A couple of weeks ago, three aircraft accidents occurred within eight days, resulting in the loss of 462 lives. Was this just a one-off tragic coincidence? Was there something more to it? How often can such a cluster of accidents be expected to occur, based on data and statistics? And most importantly, should we do anything about this?
In no time, Twitter, Facebook, and internet forums exploded with fears and concerns. Many people asked whether they should cancel their next flight “until things become clearer”. Others asked which airlines are safest and which are more likely to have accidents.
The poor Malaysian Airlines could not have had a worse year, after the disappearance of Flight MH 370 last March and the shooting down of Flight MH 17 over Ukraine on July 17. But we must stress that plane accidents vary widely in terms of causes and characteristics; indeed, MH 17 was shot down by a missile over a war zone, MH 370 disappeared for yet-unknown reasons, and the other two July accidents (the Taiwan Transasia Airways and the Air Algerie ones) were due to weather conditions.
But many people react irrationally to such accidents. For instance, during the weeks following 9/11, tens of thousands of people chose driving over flying, which resulted in 1,000 more deaths than usual, as car accidents produce many more fatalities than plane crashes...
But partly because people are not educated in these probabilities and partly because of the psychological differences between driving and taking a flight, there has developed a fear of flying, an anxiety disorder called “aviophobia”, which affects 1 in 10 people. (I was surprised by this figure, but I have no way of estimating it independently.) This phobia appears to be due to some childhood experience (a bad flight, a close relative’s retelling of a tense flight, a visually impressive TV report, a scary movie, etc.), developing into an anxiety in early adulthood.
Psychologists have related the fear of flying to stress management difficulties, as well as personality and behavioural issues. The question of “control” is most often mentioned; indeed, when driving, one feels “in control”, which leads one to underestimate the risks, whereas on a plane, being strapped to a seat, having no control on the machine, and seeing very little if anything of the route and the moves being made (by the pilot), one tends to unconsciously overestimate the dangers. One of the most famous fear-of-flying cases is the Dutch football player Dennis Bergkamp, who was humorously nicknamed “the Non-Flying Dutchman”, taking trains between cities to take part in his team’s games, sometimes missing important ones when the distances were too large to thus cover in a short time.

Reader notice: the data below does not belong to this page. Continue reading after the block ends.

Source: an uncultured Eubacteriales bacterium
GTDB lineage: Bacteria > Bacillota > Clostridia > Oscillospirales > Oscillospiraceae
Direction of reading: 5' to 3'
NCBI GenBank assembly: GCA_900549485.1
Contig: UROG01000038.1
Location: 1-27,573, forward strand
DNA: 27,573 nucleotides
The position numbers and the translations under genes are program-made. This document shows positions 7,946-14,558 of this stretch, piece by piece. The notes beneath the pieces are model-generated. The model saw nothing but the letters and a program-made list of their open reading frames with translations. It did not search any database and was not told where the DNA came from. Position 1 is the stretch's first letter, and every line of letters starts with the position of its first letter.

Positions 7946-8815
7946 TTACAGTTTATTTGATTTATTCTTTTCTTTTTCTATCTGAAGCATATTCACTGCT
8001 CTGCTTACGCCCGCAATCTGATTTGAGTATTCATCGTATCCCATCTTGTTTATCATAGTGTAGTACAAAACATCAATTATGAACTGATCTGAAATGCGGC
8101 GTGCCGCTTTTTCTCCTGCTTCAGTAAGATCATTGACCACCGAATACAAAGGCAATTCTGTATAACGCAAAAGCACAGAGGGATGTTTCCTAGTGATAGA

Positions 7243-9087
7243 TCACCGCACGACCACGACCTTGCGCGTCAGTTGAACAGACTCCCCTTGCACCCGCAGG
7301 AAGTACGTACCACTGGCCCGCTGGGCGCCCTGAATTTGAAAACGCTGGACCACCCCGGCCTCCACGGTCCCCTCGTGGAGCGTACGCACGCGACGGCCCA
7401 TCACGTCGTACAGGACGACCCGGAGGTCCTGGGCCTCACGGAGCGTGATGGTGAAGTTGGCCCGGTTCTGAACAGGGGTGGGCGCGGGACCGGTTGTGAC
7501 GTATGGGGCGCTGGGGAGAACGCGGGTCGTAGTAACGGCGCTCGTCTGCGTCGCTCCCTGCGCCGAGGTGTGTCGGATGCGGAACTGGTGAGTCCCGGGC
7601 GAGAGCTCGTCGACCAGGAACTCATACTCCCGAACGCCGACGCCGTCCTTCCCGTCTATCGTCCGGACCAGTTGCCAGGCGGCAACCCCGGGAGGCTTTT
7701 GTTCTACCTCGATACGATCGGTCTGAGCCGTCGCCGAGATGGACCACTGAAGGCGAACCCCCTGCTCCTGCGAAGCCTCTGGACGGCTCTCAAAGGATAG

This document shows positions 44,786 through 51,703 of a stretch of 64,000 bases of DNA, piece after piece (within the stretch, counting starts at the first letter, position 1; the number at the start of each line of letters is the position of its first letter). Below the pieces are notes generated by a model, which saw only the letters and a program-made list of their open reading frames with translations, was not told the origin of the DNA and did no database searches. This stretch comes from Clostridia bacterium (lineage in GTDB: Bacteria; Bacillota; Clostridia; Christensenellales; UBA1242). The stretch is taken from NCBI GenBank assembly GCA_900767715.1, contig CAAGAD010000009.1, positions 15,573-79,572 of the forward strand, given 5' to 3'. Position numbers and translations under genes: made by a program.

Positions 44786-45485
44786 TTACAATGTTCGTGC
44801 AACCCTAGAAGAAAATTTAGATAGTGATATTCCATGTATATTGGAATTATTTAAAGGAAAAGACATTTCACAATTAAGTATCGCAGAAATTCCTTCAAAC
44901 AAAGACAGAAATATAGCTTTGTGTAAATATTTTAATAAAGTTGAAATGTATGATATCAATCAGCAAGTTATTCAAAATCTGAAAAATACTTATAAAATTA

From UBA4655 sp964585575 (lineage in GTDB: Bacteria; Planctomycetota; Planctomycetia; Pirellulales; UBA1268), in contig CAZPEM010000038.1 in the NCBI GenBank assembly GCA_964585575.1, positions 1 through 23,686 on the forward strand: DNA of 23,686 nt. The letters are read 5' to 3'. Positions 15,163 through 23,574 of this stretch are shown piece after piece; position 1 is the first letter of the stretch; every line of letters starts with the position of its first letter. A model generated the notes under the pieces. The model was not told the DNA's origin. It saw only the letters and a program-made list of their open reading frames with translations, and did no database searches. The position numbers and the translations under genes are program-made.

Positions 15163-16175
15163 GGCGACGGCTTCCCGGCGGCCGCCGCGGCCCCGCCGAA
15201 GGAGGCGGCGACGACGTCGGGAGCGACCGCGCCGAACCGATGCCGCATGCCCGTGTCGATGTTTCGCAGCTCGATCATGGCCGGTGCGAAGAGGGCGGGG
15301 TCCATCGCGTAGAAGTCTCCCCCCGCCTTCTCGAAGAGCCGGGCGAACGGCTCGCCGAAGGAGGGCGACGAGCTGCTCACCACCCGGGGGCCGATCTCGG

But what are the probabilities of plane crashes and particularly of clusters of plane accidents?
Aircraft technologies and stricter airline regulations (regular technical checkups, etc.) have led to great improvements in flight safety records. There were 35 accidents in 1968-69; 34 in 1972-73, but an average of 9 per year between 2004 and 2013, out of roughly 30 million flights a year nowadays. Some years and months are better than others, however: in 1985, there were 27 crashes, which resulted in over 2,500 deaths, a staggering figure. In 1966, there were two crashes within 24 hours at Tokyo’s Haneda airport. Such is the nature of random, unpredictable events: while they do spread out evenly over long times and large spaces, several events can and do occur in groups here or there over some short periods.
But to reassure everyone, I should mention that 2013 was actually the safest ever: 210 deaths out of 3 billion passengers, a very low ratio (though every loss of life is a tragedy). And while 2014 is already a bad year (with over 500 deaths recorded so far), the period from April to June 2013 saw zero fatal accidents involving commercial flights. Then, suddenly, three in a row!
So how rare is the occurrence of 3 plane accidents within 8 days? David Spiegelhalter, Professor for the Public Understanding of Risk at Cambridge University, has estimated the odds of getting at least 3 crashes over 8 days at about 1 in 1000, or equivalently a probability of 60 percent over ten years. Not so rare after all!
Still, readers may ask, can anything be done at all to minimize the risks? At the airline level, frequent and stringent controls and check-ups are a must, and indeed a recent analysis by Nate Silver has shown some airlines to have a better safety records (all things considered) than others. At the passenger level, one must first relax with the knowledge that flights are extremely safe (compared to many other things in life), but if one insists on taking precautions, then seats at the back of the plane and closer to exist doors are safer, and tightly attached seat belts and paying good attention to safety directives do help improve one’s chances of survival in crashes. Most importantly, however, keeping positive and acting and reacting calmly are very important in all cases.
Learning about plane operations and regulations as well as statistics and probabilities help us all make the right decisions before and after accidents. Irrationality can only be remedied by more education.
Nidhal Guessoum is a professor of physics and astronomy at the American University of Sharjah. You can follow him on Twitter at: www.twitter.com/@NidhalGuessoum.